Design:This was a pilot randomized controlled trial with in-depth interviews with trial participants.Setting:The study was conducted at a private medical facility in Sydney, Australia.Subjects:Twenty-six (26) patients with anorexia nervosa who were medically stable were the subjects.Interventions:Treatment as usual was administered, and the intervention was delivered twice a week for thefirst 3 weeks, followed by weekly treatment for three weeks. The acupuncture group received acupuncture at thepoints Hegu (LI4), Zusanli (ST36), Neiguan (PC6), Taichong (LR3), Yanglingquan (GB34), and additional pointsbased on the Traditional Chinese Medicine diagnosis. The control group received acupressure and massage.Acupressure involved consciously and gradually directing pressure to the center of the point being worked on.Outcome measures:Clinical outcomes were measured at baseline and at 6 weeks following completion of the intervention. The primary
outcome measure was body–mass index (BMI), and secondary outcomes included eating disorder psychopathology,
anxiety, and depression. A semistructured interview was conducted asking questions about their interaction with the practitioner,
what happened, how they felt, whether it made them feel differently, and what they attributed any change to.Results:We found timely recruitment with the population recruited within a 5-month period. Study dropoutswere 23% and treatment compliance was moderate, but acceptable for this challenging population. Participantsin the control group demonstrated reduced eating concerns. Participants described both interventions positively,and experienced a sense of calmness and relaxation.Conclusions:Acupuncture and acupressure and massage may improve the patient’s subjective sense of well-being, and further research is needed
Source : Alternative and Complementary Medicine Journal
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Antenatal perineal massage helps reduce both perineal trauma during birth and pain afterwards.
Most women are keen to give birth without perineal tears, cuts and stitches, as these often cause pain and discomfort afterwards, and this can impact negatively on sexual functioning. Perineal massage during the last month of pregnancy has been suggested as a possible way of enabling the perineal tissue to expand more easily during birth. The review of four trials (2497 women) showed that perineal massage, undertaken by the woman or her partner (for as little as once or twice a week from 35 weeks), reduced the likelihood of perineal trauma (mainly episiotomies) and ongoing perineal pain. The impact was clear for women who had not given birth vaginally before, but was less clear for women who had. Women should be informed about the benefits of digital antenatal perineal massage.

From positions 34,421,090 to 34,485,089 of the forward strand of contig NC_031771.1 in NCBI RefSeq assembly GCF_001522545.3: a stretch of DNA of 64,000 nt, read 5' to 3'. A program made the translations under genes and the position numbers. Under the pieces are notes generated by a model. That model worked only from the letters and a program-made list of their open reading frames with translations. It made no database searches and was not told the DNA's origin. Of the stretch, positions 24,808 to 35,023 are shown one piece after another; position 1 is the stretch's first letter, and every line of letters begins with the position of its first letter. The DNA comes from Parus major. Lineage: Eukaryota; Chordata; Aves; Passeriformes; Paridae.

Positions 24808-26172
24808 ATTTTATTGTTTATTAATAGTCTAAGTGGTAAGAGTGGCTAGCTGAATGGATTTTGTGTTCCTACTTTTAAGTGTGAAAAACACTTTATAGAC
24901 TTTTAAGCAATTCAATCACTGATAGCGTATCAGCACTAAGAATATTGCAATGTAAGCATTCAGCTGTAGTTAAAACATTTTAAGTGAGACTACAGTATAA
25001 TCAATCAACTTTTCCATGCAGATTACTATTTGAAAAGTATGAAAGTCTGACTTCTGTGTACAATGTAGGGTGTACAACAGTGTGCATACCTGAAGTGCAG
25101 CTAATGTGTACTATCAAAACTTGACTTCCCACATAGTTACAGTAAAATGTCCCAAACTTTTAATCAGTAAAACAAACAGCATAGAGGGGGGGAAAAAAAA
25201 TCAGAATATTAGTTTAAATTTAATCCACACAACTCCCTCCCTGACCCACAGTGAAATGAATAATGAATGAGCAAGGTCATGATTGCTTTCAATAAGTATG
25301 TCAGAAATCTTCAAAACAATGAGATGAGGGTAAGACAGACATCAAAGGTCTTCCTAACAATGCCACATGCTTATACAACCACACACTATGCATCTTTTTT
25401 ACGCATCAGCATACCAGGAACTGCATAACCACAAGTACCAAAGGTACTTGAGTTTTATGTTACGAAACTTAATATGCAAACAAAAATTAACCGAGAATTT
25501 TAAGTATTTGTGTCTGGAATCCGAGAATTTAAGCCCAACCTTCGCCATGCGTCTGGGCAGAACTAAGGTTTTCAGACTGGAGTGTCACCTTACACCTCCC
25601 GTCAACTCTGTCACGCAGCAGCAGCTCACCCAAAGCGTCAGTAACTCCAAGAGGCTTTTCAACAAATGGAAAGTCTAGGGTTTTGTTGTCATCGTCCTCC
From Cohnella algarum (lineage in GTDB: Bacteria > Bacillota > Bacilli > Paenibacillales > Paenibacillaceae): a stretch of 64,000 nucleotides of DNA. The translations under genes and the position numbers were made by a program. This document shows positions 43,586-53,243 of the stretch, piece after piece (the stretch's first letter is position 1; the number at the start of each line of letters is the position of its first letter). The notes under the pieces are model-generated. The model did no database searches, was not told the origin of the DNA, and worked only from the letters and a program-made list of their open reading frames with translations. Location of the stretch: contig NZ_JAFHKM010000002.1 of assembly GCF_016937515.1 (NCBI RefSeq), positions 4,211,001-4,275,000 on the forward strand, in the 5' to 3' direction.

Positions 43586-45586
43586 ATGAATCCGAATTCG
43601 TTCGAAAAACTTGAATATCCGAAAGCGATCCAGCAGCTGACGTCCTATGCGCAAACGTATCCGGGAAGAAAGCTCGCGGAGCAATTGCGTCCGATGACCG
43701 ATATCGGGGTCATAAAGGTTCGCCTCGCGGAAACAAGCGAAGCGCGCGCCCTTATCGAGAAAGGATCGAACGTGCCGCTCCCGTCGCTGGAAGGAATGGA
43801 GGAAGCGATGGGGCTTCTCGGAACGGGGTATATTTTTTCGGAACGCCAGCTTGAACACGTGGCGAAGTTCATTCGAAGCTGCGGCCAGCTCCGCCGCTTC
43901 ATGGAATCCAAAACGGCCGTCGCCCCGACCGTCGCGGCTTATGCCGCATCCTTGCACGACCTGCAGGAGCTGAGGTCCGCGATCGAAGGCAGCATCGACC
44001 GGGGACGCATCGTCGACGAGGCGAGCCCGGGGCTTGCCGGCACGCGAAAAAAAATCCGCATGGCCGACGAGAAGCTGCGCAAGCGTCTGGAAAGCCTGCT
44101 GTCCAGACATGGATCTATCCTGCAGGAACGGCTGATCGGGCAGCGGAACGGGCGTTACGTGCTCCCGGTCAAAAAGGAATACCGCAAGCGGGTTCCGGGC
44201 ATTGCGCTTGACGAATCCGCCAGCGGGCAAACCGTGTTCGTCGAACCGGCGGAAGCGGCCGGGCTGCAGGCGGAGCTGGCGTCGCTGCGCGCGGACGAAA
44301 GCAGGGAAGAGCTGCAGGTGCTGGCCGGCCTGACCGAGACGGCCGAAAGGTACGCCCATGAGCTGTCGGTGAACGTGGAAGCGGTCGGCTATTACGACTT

Background: Perineal trauma following vaginal birth can be associated with significant short-term and long-term morbidity. Antenatal perineal massage has been proposed as one method of decreasing the incidence of perineal trauma.
Objectives: To assess the effect of antenatal digital perineal massage on the incidence of perineal trauma at birth and subsequent morbidity.
Search strategy: We searched the Cochrane Pregnancy and Childbirth Group's Trials Register (22 October 2012), the Cochrane Central Register of Controlled Trials (The Cochrane Library 2012, Issue 10), PubMed (1966 to October 2012), EMBASE (1980 to October 2012) and reference lists of relevant articles.
Selection criteria: Randomised and quasi-randomised controlled trials evaluating any described method of antenatal digital perineal massage undertaken for at least the last four weeks of pregnancy.
Data collection and analysis: Both review authors independently applied the selection criteria, extracted data from the included studies and assessed study quality. We contacted study authors for additional information.
Main results: We included four trials (2497 women) comparing digital perineal massage with control. All were of good quality. Antenatal digital perineal massage was associated with an overall reduction in the incidence of trauma requiring suturing (four trials, 2480 women, risk ratio (RR) 0.91 (95% confidence interval (CI) 0.86 to 0.96), number needed to treat to benefit (NNTB) 15 (10 to 36)) and women practicing perineal massage were less likely to have an episiotomy (four trials, 2480 women, RR 0.84 (95% CI 0.74 to 0.95), NNTB 21 (12 to 75)). These findings were significant for women without previous vaginal birth only. No differences were seen in the incidence of first- or second-degree perineal tears or third-/fourth-degree perineal trauma. Only women who have previously birthed vaginally reported a statistically significant reduction in the incidence of pain at three months postpartum (one trial, 376 women, RR 0.45 (95% CI 0.24 to 0.87) NNTB 13 (7 to 60)). No significant differences were observed in the incidence of instrumental deliveries, sexual satisfaction, or incontinence of urine, faeces or flatus for any women who practised perineal massage compared with those who did not massage.
Authors' conclusions: Antenatal digital perineal massage reduces the likelihood of perineal trauma (mainly episiotomies) and the reporting of ongoing perineal pain, and is generally well accepted by women. As such, women should be made aware of the likely benefit of perineal massage and provided with information on how to massage.